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Condens. Matter 2018, 3(4), 47; https://doi.org/10.3390/condmat3040047

Article
Iron Speciation in Insoluble Dust from High-Latitude Snow: An X-ray Absorption Spectroscopy Study
1
State Key Laboratory of Cryospheric Science, Northwest Institute of Eco-Environment and Resources, Chinese Academy of Sciences, Lanzhou 730000, China
2
University of Chinese Academy of Science, Beijing 100049, China
3
State Key Laboratory of Land Surface Processes and Resource Ecology, Beijing Normal University, 19 Xinjiekouwai Street, Beijing, 100875, China
4
Istituto Nazionale di Fisica Nucleare, Laboratori Nazionali di Frascati, 00044 Frascati, Italy
5
RICMASS, Rome International Center for Materials Science Superstripes, 00185 Rome, Italy
6
Diamond Light Source, Harwell Science and Innovation Campus, Didcot OX11 0DE, UK
7
Earth and Environmental Sciences Department, University Milano-Bicocca, 20126 Milano, Italy
8
INFN-Milan Bicocca Section, 20126 Milan, Italy
9
Beijing Synchrotron Radiation Facility, Institute of High Energy Physics, Chinese Academy of Sciences, Beijing,100049, China
10
CNR-IOM-OGG, c/o ESRF, 38043 Grenoble, France
*
Authors to whom correspondence should be addressed.
Received: 1 October 2018 / Accepted: 3 December 2018 / Published: 10 December 2018

Abstract

:
Iron is thought to limit the biomass of phytoplankton populations in extensive regions of the ocean, which are referred to as high-nutrient low-chlorophyll (HNLC) regions. Iron speciation in soils is still poorly understood. We have investigated inorganic and organic standard substances, diluted mixtures of common Fe minerals in insoluble dust in snow from the Laohugou No.12 glacier, and sand (including soil and moraine) samples that were collected from western China. The speciation of iron (Fe) in insoluble dust and sand was determined by X-ray absorption near-edge structure (XANES) spectroscopy. A linear fit combination (LCF) analysis of the experimental spectra compared to a large set of reference compounds showed that all spectra can be fitted by only four species: Fe2O3, Fe3O4, biotite, and ferrous oxalate dihydrate (FOD). A significant altitude effect was detected for snow. The proportion of Fe2O3 in snow decreases gradually, and vice versa for FOD. As for Fe3O4 and biotite, the altitude effect was also detected, but separate regions should be considered to be deduced by topography. The Fe species in moraines and soils were also analyzed to identify the source of moraines and the heterogeneity of soils, and were compared with snow.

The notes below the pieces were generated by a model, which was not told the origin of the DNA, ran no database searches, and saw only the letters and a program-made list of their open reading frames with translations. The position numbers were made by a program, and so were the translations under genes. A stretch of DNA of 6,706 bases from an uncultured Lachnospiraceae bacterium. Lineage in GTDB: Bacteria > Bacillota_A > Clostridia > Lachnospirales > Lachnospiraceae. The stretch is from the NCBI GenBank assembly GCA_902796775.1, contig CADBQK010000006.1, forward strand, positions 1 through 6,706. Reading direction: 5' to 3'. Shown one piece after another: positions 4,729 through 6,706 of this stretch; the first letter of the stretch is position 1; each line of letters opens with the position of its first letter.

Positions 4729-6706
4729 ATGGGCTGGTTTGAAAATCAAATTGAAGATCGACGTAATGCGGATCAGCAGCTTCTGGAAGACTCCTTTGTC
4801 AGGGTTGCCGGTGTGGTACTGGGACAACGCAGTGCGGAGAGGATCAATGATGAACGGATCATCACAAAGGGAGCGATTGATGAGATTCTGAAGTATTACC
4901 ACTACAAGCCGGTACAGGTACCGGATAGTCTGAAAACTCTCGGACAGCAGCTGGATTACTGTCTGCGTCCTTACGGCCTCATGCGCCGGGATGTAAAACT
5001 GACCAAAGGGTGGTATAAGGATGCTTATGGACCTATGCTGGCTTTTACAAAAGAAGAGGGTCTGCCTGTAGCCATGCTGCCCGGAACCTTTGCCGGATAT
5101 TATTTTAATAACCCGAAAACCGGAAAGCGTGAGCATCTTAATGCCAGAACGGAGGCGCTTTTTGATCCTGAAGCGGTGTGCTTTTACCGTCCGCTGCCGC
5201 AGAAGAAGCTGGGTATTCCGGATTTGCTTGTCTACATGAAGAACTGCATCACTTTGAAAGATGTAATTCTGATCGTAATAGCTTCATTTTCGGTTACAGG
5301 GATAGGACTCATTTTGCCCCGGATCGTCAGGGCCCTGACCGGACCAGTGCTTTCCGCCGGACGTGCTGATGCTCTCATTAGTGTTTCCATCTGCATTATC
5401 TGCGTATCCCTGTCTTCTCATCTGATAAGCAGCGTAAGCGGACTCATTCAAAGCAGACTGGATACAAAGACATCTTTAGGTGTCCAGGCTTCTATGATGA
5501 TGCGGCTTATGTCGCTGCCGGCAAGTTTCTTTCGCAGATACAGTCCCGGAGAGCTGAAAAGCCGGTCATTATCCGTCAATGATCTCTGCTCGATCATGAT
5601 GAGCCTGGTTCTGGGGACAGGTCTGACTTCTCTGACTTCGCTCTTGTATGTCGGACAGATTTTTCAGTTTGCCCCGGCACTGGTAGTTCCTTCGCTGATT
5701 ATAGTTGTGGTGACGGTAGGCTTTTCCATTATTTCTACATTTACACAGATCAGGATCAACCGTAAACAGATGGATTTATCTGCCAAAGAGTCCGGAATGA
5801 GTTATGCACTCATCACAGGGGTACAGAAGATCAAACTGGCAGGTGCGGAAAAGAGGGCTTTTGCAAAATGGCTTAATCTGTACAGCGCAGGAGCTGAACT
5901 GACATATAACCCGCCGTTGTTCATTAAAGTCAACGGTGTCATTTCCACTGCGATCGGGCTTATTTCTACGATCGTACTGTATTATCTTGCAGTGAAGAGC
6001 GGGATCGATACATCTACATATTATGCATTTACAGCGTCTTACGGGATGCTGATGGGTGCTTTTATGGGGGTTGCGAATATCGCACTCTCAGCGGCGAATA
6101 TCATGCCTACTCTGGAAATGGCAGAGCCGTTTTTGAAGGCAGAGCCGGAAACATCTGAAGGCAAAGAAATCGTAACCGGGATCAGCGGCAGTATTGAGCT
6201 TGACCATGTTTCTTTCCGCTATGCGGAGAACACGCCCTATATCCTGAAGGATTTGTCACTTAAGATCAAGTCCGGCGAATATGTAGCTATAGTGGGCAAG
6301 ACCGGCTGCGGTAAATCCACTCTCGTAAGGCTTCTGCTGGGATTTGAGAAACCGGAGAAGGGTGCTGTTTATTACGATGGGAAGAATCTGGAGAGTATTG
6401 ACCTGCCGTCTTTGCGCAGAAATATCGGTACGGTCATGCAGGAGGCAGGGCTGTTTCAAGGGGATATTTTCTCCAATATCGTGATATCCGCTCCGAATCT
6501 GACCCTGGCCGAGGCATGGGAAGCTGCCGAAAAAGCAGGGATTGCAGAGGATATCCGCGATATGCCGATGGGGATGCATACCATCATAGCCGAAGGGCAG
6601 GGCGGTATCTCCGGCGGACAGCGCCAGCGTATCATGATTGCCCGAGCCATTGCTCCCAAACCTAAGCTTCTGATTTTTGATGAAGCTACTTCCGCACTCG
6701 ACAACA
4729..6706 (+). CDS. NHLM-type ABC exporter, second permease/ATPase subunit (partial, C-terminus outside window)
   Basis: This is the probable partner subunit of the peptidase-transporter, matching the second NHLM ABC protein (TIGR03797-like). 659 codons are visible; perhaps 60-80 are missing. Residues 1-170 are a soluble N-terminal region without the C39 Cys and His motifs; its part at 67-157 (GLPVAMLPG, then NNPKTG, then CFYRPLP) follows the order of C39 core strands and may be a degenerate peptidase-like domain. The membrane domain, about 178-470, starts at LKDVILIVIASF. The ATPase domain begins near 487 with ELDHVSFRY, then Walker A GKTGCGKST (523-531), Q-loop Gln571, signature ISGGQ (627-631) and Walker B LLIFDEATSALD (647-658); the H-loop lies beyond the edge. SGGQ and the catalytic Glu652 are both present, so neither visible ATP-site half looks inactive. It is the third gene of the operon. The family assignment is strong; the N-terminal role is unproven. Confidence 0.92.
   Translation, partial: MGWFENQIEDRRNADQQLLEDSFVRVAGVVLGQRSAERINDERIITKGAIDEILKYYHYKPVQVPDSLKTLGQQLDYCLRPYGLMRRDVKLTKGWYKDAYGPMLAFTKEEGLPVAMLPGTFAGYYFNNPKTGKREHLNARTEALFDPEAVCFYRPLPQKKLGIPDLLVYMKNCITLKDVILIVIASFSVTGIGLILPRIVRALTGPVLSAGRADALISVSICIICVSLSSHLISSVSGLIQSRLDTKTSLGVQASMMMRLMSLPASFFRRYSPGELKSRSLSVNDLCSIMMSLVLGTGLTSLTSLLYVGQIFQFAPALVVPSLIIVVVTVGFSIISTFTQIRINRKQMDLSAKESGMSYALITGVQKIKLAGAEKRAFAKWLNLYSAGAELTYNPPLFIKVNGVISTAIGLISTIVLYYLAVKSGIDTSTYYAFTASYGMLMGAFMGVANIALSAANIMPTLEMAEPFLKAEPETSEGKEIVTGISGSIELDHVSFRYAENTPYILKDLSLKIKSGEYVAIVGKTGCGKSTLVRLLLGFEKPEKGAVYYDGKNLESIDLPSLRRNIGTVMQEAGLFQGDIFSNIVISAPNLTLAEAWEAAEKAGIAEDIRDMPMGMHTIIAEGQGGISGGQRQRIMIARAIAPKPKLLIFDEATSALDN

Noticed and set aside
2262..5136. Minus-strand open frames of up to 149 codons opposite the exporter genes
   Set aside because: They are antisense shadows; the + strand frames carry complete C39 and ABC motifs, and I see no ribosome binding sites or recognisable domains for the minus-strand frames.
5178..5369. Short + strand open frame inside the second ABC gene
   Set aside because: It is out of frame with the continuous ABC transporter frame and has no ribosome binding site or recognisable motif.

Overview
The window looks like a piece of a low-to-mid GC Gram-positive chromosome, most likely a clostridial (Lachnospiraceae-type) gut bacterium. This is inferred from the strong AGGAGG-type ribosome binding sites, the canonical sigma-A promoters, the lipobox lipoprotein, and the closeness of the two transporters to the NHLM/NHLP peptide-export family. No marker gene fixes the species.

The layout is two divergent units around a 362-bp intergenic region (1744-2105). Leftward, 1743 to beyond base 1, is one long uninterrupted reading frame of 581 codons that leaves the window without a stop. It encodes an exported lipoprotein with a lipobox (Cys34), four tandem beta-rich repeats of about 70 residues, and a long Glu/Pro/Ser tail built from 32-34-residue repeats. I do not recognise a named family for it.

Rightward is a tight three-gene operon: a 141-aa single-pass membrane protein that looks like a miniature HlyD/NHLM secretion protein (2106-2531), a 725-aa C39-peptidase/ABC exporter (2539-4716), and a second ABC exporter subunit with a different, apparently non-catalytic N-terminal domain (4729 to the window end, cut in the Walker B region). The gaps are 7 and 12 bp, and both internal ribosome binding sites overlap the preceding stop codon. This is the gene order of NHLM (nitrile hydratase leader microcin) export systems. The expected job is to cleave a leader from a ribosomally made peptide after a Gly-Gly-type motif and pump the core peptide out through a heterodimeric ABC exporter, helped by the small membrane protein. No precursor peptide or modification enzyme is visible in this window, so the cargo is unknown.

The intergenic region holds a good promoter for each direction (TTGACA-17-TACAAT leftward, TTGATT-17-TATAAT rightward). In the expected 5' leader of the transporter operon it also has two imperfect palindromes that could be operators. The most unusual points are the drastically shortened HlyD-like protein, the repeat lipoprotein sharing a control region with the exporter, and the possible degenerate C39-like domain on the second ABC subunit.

Keywords:
Laohugou glacier; snow; insoluble dust; iron speciation; XANES and LCF

1. Introduction

Iron (Fe) contributes 5.1 mass percent to the earth’s crust, and is a major component of many soil-forming parent materials. Consequently, primary or secondary Fe-containing minerals, such as olivine, biotite, pyrite, ferrihydrite, goethite, haematite, lepidocrocite, and Fe-bearing clay minerals, are significant components in most soils [1]. The presence or absence of pedogenic Fe minerals in soils, soil horizons, or soil aggregates, as well as their spatial distribution within a soil profile or an aggregate, is strongly related to the ambient physicochemical conditions, such as pH, redox potential, and activity of organic ligands [2,3]. At variance, soil physicochemical conditions are greatly influenced by Fe-containing minerals, because they can undergo redox, sorption, (de)protonation, or (co)precipitation reactions with organic and inorganic constituents of the soil solution and the soil solid phase [4]. Because most Fe minerals are strongly colored and their presence or absence is clearly visible in soil profiles [5,6], they have been widely used to identify pedogenic processes (podzolisation, gleysation, lessivage) and to classify soils [2,4].